The state that's famous as the home of Yale University might be making it a little easier for undocumented students to go to college.
A bill that extends the less expensive, in-state tuition rate at Connecticut's public colleges and universities for students without legal immigration status passed the House of Representatives on Thursday.
After a lengthy afternoon debate, the bill passed on a 77-63 vote, with 13 Democrats joining the General Assembly's minority Republicans in opposition. It now moves to the Senate for final legislative action. Democratic Gov. Dannel P. Malloy has indicated that he supports the legislation.
While opponents said the legislation creates an unjustifiable loophole to take advantage of the cheaper tuition, proponents said the bill is need to help students whose parents brought them to the U.S. as children without proper, legal documentation. It's a chance, they argued, to help put these students on the path to citizenship and become productive citizens.
"Why are we afraid of these people? These are our children. These are the children we need to embrace, encourage and make them part of our future," said House Majority Leader Brendan Sharkey, D-Hamden.
Under the proposal, students without legal status would be considered eligible for the in-state rates if they live in Connecticut, complete at least four years of high school in Connecticut and are enrolled at the University of Connecticut, the Connecticut State University system schools, the community-technical colleges or Charter Oak State College.
The in-state tuition discount can be sizeable. At the University of Connecticut, the in-state rate for students who live off campus is $10,416 versus $26,880 for out-of-state commuter students. At the four state universities, the difference in tuitions is $8,043 versus $18,408; and $3,406 versus $10,178 at the community-technical colleges.
Opponents said they fear the legislation might take away spots in the state's higher education system from legal, tax-paying residents.
"When someone gets in, someone gets denied. There's a winner and there's a loser," said House Minority Leader Lawrence Cafero Jr., R-Norwalk. "We're changing the rules that might be very, very unfair to a lot of people."
Rep. Juan Candelaria, D-New Haven, the lead proponent of the bill, said the legislation would not mean fewer slots for legal citizens applying the state schools. And he stressed that only an estimated 250 students are expected to be affected.(Yale University won't be affected either; it's a private, not public, school.)
Throughout much of Thursday's debate, lawmakers recalled their own families' immigration experiences.
Rep. Tony Hwang, R-Fairfield, whose parents immigrated to the U.S. from Taiwan, said he was voting against the bill out of respect for his mother and father and other immigrants who came to this country legally.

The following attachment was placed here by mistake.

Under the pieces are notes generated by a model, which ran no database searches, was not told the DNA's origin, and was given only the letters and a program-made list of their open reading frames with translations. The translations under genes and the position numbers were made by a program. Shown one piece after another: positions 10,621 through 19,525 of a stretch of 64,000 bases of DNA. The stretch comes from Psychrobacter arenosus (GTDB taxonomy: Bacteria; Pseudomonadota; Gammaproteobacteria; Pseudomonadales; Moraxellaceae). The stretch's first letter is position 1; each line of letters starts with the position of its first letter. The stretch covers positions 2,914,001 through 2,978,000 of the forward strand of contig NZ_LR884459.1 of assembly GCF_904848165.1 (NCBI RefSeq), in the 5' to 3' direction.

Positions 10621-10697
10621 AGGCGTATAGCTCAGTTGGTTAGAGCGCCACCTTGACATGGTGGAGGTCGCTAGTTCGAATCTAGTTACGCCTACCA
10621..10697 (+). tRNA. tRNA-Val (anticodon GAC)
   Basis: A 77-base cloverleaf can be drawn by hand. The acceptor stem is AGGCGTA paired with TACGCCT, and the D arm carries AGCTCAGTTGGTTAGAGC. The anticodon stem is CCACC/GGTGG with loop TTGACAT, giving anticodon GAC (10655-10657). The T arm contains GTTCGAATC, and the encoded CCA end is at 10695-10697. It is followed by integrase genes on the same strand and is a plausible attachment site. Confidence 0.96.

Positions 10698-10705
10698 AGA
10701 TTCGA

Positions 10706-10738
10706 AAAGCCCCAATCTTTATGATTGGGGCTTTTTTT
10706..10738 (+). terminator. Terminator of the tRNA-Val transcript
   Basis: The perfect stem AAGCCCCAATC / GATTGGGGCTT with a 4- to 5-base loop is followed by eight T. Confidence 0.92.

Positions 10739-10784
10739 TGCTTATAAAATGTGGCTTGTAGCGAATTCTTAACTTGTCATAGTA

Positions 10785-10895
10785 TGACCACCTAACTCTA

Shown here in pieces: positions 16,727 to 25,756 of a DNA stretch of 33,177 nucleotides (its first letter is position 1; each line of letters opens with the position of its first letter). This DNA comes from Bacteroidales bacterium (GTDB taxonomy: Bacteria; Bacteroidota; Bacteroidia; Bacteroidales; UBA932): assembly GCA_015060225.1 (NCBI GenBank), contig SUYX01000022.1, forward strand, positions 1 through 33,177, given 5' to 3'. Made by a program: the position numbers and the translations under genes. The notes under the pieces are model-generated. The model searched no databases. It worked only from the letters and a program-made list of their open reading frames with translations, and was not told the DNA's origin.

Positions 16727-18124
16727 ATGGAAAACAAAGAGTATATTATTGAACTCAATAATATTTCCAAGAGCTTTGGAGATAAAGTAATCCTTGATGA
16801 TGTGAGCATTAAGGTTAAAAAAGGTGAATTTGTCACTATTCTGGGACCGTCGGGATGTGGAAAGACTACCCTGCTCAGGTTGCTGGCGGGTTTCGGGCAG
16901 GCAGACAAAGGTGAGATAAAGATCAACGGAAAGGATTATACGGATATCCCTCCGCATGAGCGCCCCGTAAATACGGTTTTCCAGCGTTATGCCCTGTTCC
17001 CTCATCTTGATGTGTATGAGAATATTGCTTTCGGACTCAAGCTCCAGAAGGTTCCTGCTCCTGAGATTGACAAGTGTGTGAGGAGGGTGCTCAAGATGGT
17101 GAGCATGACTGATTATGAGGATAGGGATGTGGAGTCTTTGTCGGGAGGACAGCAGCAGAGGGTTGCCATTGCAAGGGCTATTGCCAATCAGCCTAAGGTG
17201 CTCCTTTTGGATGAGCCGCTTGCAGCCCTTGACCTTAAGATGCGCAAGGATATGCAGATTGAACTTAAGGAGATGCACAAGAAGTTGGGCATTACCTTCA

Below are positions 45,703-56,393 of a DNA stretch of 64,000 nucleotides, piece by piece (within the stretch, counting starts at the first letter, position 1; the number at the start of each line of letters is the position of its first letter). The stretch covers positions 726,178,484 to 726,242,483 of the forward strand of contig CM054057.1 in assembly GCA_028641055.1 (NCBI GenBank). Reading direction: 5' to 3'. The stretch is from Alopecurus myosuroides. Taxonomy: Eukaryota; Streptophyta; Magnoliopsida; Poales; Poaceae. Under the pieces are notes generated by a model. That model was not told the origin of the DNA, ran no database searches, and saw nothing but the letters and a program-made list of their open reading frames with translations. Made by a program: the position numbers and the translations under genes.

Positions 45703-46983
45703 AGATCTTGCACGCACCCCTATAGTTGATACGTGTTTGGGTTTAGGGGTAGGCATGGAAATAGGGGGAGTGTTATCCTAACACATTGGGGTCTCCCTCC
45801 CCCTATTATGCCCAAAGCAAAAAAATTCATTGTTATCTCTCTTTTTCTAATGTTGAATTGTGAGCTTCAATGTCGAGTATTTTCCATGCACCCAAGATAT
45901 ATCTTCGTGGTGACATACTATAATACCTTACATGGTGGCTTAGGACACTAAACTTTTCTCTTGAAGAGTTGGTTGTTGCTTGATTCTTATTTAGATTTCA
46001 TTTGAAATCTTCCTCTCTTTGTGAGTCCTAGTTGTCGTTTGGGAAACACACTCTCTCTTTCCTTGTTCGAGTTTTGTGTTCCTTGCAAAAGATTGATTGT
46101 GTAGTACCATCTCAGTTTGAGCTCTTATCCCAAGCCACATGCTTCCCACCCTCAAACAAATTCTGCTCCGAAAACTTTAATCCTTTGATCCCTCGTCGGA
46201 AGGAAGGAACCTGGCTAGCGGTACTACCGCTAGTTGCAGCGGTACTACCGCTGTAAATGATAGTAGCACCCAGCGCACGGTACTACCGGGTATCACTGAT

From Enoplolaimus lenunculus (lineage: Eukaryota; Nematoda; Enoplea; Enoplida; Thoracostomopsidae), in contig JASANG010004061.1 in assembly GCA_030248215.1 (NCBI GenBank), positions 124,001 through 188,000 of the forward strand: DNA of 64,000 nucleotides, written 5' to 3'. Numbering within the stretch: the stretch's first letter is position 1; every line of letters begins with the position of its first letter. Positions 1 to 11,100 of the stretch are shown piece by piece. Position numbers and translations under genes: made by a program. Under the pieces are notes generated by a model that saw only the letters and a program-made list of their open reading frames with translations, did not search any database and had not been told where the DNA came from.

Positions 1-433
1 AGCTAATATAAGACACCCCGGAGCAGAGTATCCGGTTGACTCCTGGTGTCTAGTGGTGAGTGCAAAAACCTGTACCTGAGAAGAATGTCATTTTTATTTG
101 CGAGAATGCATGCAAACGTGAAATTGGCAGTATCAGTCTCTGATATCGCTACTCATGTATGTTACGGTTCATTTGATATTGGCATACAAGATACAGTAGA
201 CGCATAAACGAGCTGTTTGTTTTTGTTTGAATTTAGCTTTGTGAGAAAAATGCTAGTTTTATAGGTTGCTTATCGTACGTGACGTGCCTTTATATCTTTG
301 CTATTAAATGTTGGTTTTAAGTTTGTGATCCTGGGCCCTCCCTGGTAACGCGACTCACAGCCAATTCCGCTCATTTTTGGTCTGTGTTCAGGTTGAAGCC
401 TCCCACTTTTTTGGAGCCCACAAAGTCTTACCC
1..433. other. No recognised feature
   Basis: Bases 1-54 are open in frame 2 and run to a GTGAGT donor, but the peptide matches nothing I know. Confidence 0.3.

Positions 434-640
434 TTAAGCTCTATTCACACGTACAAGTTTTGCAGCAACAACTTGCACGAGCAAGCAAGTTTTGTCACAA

"Those same immigrants who made an earnest and sincere effort to obtain the American citizenship, they went through hoops and obstacles to live the American Dream," he said.
Rep. Selim Noujaim, R-Waterbury, an immigrant from Lebanon, recalled arriving in the U.S. in 1971, only knowing how to say "thank you" in English. His first job was in a textile mill in Waterbury and he worked his way through school, eventually obtaining citizenship.
"No one offered me a tuition break. I had to work for every single penny that I earned," Noujaim said. "I don't know how right and how fair it is just to hand somebody something without working for it."
Yet Rep. William Tong, D-Stamford, the son of Chinese immigrants, spoke on the House floor how his family was able to remain in the U.S. after his father, in a last-ditch effort, wrote a letter to then-President Richard Nixon about how he had discovered the American dream and wanted to stay in the country after being reported to immigration authorities. About a week before the family planned to leave voluntarily, a letter arrived telling them they could apply for citizenship.
"If Richard Nixon had not given my father a chance, I would not have had the opportunities I've known," said Tong, who likened his family's opportunity providing the students in-state tuition rates.
"This bill is not about undocumented or illegal people. It's not about criminals," said Tong. "It's about people just like us, who because of circumstance, because of history, because of opportunity, are one-half shade different than we are."
The legislation requires the students to file an affidavit with their college, stating they have applied to legalize their immigration status or will do when they are eligible to apply.